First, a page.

Nicaragua has a unicameral National Assembly (Asamblea Nacional) elected largely by proportional representation. However, the country has repeatedly tweaked the specifics of the system’s operation and more recently added provisions for extra seats. Lists have remained closed despite other alterations to the system; candidates may not run in more that one constituency.
NICARAGUA 1 (1984)
Nicaragua utilized this two-tier system for the 1984 elections. In each of the 10 electoral constituencies, parties had to receive a Hare quota–valid votes divided by mandates in the constituency–to qualify for seats. Parties received initially as many seats as they had won multiples of the Hare quota.
Any votes mandates not allocated in the constituencies for full Hare quotas were gathered together at the national level and allocated using the largest remainder system with a Hare quota based on votes not used in the constituencies towards full Hare quota seats. Seats first went to parties with full Hare quotas–valid unused votes divided by unallocated mandates–with any seats left allocated based on remainder votes (i.e. in descending order of votes not used already towards a full Hare quota and a seat).
NICARAGUA 2 (1990)
Nicaragua utilized this single-tier system with 9 electoral constituencies for the 1990 elections. In the 6 constituencies with 9 or more mandates, the largest remainder system with a Hare quota was used to allocate seats. In the 2 constituencies with 2 or 3 members, seats were also allocated by the largest remainder system but according to the Hagenbach-Bischoff quota rather than the Hare quota. While the Hare quota equals valid votes divided by the number mandates, the Hagenbach-Bischoff quota equals valid votes divided by the number of mandates plus one. (Unlike in the previous electoral system, remainder seats and votes were not gathered together at the national level but allocated within constituencies by largest remainders).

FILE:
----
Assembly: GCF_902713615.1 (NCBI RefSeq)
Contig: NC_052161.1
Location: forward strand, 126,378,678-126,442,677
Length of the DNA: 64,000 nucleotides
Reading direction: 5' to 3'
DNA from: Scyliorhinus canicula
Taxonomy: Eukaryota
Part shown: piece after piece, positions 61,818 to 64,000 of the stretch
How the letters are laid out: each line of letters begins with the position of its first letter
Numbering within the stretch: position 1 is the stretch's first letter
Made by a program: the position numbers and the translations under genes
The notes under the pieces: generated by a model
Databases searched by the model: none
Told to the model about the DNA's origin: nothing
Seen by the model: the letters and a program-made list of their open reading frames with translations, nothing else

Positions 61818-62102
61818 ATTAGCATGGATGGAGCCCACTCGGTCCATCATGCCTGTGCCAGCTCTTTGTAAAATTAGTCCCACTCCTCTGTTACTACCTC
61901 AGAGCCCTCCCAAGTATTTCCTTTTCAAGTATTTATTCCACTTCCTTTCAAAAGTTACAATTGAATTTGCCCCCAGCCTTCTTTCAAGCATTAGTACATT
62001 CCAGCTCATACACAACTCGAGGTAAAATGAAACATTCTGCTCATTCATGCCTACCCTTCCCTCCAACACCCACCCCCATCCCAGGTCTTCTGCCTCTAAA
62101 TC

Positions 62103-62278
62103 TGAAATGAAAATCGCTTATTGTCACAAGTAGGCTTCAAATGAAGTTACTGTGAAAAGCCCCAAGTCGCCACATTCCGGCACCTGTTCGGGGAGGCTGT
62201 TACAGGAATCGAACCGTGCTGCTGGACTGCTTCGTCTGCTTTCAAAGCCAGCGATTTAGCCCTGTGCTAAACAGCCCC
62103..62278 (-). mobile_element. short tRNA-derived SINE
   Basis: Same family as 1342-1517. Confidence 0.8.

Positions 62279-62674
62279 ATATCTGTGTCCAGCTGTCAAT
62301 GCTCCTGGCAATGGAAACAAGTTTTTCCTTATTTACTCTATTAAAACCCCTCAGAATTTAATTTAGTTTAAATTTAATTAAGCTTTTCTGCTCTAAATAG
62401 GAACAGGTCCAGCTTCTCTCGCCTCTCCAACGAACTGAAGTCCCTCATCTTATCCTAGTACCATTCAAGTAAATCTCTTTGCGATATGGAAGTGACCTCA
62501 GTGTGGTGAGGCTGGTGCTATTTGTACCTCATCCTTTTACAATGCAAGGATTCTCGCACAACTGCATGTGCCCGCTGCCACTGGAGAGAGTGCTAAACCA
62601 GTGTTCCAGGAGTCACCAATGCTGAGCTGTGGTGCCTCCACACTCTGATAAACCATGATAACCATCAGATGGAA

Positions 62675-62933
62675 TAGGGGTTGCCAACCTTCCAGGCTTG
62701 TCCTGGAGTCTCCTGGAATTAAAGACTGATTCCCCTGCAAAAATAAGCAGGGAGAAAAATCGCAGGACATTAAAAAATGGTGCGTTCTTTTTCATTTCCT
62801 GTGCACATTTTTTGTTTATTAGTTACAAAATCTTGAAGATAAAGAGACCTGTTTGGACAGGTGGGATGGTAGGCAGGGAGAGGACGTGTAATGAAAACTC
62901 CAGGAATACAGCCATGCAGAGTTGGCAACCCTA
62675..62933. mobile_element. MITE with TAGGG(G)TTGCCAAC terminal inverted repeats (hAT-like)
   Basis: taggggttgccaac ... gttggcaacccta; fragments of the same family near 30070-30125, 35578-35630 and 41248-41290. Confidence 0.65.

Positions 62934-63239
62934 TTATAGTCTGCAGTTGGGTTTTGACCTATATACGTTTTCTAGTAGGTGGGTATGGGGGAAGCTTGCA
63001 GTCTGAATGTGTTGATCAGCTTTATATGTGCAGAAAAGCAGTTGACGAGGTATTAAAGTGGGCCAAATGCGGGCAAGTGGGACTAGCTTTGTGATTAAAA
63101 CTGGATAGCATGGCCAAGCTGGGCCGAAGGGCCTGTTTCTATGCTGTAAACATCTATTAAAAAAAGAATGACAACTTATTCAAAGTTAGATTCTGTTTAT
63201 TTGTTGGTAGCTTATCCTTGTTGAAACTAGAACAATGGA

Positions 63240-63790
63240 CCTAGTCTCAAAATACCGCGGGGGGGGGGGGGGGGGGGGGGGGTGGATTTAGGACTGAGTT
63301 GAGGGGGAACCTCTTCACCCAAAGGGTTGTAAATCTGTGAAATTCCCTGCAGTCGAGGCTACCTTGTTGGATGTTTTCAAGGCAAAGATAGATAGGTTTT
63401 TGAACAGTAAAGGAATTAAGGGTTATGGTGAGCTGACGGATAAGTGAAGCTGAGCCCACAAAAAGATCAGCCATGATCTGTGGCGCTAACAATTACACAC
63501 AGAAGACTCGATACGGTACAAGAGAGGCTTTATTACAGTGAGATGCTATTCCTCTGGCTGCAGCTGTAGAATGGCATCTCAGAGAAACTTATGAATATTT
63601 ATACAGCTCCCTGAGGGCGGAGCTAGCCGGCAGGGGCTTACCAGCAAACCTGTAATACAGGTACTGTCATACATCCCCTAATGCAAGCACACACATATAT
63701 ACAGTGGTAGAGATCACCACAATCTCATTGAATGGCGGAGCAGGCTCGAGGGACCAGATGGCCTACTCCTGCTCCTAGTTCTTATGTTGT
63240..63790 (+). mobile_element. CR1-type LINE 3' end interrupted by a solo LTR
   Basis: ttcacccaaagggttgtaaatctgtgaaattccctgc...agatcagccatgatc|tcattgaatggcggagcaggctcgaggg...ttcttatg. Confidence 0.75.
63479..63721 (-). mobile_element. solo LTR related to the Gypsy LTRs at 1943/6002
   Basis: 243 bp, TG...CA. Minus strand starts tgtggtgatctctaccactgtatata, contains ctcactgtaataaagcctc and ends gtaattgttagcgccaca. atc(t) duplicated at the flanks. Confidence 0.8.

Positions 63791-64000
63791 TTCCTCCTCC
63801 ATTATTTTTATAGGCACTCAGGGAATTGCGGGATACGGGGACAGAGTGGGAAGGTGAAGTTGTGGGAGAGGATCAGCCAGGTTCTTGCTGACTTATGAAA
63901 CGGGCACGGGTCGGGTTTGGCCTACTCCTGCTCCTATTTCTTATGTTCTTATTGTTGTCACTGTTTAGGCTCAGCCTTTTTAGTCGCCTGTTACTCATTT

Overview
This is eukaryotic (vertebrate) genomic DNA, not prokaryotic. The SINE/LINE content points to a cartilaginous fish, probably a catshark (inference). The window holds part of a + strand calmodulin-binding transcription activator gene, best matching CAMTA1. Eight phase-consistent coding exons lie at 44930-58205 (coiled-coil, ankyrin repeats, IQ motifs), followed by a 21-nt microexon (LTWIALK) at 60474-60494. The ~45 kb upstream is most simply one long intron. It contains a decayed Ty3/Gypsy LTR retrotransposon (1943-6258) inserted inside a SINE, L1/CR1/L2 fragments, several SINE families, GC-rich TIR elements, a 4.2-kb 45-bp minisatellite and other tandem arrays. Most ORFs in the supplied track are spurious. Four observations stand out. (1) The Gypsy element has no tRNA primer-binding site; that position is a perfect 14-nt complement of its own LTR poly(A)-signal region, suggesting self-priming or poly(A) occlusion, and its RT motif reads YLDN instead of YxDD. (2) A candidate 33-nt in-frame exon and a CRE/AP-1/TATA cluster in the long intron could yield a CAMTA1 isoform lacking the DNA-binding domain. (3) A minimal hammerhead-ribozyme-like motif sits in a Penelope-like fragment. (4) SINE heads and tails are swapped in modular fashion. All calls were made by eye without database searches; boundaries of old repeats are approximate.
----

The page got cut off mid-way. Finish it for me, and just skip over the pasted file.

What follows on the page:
In the sole single-member constituency, the deputy was chosen by plurality. That is, the candidate with the most votes won election.
NICARAGUA 3 (1996)
This system was used for the 1996 elections. Voters possessed 2 votes–1 for departmental deputies and 1 for national deputies. The 20 national mandates were allocated based on the national deputy vote utilizing the largest remainder system with a Hare quota.
The allocation of the 70 departmental mandates resembled the electoral system utilized in 1984. Departmental seats were first allocated for full Hare quotas (based on the departmental deputy vote) within the 12 constituencies with remainder votes and mandates gathered together at the national level and allocated according to the largest remainder system with a Hare quota.
Michael Krennerich (2005: 485) describes the allocation of seats back to constituencies as follows: